sudo killall dnsmasq
Get the Agnose binary
Download Agnose from GitHub, like this:
Because Agnos will listen on the low-numbered port 53, it requires special privileges. Running it as root will do, but if you (understandably) don't want to do that, the following command is for you:
setcap 'cap_net_bind_service=+ep' agnos
Let's Encrypt account
Let's Encrypt accounts are identified by a private RSA key. To generate such a key use the following command:
openssl genrsa 4096 > /path/to/store/the/key.pem
Agnos is configured via a single TOML file. Here is a sample you can use (you'll just need to set your appropriate values for
domains, and the various file paths.
# Address for Agnos to listen on. dns_listen_adr = "0.0.0.0:53" # Your LE account [[accounts]] email= "email@example.com" private_key_path = "/path/to/store/the/key.pem" # A certificate ordered for your account. [[accounts.certificates]] domains = ["*.example.com"] fullchain_output_file = "/path/to/store/the/fullchain.pem" key_output_file = "/path/to/store/the/cert_key.pem"
Configuration of your DNS provider
I will use AWS Route53 as the DNS provider for this example (but you can use whatever DNS provider you want).
I have the ability to administer the
.ziti.netfoundry.io domain, so I will be generating a wildcard cert for
*.ziti.netfoundry.io for this example.
The Let's Encrypt DNS-01 challenge is going to ask for TXT DNS records on the following domain:
The Debian instance where my Agnos will be running has a public-facing IP address of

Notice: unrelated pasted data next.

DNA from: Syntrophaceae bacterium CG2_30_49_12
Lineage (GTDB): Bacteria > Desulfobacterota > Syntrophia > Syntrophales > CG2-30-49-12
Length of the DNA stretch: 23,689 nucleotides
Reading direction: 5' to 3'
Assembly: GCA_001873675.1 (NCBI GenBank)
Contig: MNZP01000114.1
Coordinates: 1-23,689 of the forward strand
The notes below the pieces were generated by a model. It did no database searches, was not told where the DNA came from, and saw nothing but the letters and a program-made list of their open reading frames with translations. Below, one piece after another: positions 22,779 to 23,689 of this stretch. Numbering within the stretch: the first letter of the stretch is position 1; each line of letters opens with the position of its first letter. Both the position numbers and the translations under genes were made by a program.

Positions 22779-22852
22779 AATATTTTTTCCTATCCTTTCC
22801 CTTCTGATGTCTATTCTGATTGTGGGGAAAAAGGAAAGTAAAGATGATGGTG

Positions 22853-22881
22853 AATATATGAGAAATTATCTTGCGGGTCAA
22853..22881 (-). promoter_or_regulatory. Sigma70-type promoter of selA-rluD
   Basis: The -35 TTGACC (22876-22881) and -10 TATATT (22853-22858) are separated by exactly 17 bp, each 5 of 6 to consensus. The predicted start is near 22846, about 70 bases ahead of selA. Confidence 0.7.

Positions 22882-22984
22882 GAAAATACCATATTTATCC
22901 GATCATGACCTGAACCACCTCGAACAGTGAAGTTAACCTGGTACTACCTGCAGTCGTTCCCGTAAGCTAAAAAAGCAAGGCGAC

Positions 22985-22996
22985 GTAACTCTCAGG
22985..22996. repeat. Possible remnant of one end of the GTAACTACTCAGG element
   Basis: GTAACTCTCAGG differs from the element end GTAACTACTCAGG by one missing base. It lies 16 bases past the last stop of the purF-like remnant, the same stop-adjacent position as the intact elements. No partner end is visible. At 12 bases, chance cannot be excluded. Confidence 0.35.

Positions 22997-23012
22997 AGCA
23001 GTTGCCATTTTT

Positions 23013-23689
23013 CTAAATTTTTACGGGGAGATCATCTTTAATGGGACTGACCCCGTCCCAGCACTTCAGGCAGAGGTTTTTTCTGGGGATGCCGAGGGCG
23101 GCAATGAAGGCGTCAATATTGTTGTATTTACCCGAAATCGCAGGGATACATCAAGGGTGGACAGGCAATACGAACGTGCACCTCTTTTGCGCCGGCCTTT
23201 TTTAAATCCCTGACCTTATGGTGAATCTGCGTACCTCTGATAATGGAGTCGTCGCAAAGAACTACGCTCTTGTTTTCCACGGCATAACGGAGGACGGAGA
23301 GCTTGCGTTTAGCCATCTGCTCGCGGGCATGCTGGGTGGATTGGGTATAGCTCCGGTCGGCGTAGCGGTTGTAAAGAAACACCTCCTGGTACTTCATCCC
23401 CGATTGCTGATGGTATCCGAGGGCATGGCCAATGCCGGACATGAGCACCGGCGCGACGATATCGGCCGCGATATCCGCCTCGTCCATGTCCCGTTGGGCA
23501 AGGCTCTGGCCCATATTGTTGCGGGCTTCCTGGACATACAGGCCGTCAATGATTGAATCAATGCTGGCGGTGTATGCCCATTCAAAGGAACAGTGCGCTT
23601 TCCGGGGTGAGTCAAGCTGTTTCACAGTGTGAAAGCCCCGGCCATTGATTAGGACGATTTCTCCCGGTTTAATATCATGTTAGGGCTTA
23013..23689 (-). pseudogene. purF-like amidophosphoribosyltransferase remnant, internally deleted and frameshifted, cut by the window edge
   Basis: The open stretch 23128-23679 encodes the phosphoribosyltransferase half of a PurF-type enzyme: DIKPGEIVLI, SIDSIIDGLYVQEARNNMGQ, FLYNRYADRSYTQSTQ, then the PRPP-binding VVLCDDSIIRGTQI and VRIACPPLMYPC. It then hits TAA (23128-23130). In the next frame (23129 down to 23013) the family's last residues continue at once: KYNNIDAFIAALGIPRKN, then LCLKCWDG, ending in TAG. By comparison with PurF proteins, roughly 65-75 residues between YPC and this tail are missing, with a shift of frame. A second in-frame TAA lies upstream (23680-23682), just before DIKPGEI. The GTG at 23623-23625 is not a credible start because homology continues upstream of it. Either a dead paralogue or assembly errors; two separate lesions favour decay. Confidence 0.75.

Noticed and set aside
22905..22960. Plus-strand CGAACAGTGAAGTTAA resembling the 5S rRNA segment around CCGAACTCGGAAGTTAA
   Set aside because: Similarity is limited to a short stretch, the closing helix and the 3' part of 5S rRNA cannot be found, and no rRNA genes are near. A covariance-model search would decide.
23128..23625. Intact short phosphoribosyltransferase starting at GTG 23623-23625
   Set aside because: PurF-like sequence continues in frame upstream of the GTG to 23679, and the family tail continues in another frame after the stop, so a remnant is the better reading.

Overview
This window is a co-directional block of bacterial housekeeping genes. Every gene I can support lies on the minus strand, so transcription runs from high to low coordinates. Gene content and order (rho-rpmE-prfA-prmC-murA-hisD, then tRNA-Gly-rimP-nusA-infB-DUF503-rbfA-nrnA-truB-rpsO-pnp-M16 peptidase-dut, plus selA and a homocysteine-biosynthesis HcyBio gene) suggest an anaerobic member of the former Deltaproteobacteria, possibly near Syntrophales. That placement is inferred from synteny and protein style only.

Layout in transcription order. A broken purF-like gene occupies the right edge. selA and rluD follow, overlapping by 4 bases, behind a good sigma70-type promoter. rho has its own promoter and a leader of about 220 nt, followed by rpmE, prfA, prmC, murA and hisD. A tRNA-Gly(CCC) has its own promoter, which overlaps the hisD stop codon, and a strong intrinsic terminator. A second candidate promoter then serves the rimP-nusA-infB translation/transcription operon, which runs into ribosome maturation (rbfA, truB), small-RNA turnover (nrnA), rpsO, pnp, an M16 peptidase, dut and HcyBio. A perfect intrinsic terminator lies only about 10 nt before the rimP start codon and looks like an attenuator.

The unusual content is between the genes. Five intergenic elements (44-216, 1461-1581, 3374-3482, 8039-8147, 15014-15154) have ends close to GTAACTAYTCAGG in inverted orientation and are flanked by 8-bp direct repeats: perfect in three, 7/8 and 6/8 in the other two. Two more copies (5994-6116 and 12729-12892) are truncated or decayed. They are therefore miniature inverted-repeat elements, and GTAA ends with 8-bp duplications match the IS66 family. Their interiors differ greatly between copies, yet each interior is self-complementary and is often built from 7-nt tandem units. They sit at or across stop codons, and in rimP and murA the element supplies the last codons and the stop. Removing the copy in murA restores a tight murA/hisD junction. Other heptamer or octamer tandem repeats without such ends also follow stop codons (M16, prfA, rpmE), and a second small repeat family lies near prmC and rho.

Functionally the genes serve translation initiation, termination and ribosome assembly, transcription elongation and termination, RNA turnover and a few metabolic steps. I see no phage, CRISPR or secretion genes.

Our goal is to indicate that the
_acme_challenge domain cited above is managed by Agnos using NS DNS records. NS records usually point to domain names, so we will also set an A record on
ns-agnos.ziti.netfoundry.io to point to
ns-agnos.ziti.netfoundry.io is entirely arbitrary; it could be another, completely independent domain, you control, like
We create the following records in the DNS zone of
agnos-ns.ziti.netfoundry.io A 188.8.131.52
_acme-challenge.ziti.netfoundry.io NS agnos-ns.ziti.netfoundry.io
Run Agnos to Obtain the Wildcard cert
Here is the actual Agnos config.toml file I will use in this example:
dns_listen_adr = "0.0.0.0:53" [[accounts]] email= "firstname.lastname@example.org" private_key_path = "/home/admin/priv_key.pem" [[accounts.certificates]] domains = ["*.ziti.netfoundry.io"] fullchain_output_file = "/home/admin/fullchain.pem" key_output_file = "/home/admin/cert_key.pem"
Here is how to run Agnos in this example:
./agnos_amd64 --no-staging config.toml
Below is a looping/animated GIF showing what it looks like when executed, as well as some (non-essential, illustrative) decoding of the acquired cert just to prove it contains what we need.
BrowZer Gateway Deployment & Configuration
Customers of our CloudZiti offering will have everything described in this article automatically orchestrated for them.
Meanwhile, if you are a user of our OpenZiti open-source offerings, and you'd like to take BrowZer out for a spin, then you will be interested in reading the next few articles in this series where I describe how to use the certificates you obtained as shown above, and then configure and deploy your own instance of the BrowZer Gateway.
Do you host a web app and want to be invisible to malicious threat actors?
Do you want your users to have easy access from anywhere with no additional software on their client laptop or mobile phone?
Do you want to do all this without making any modifications to your web app?
If so, I hope you'll join our community and try BrowZer.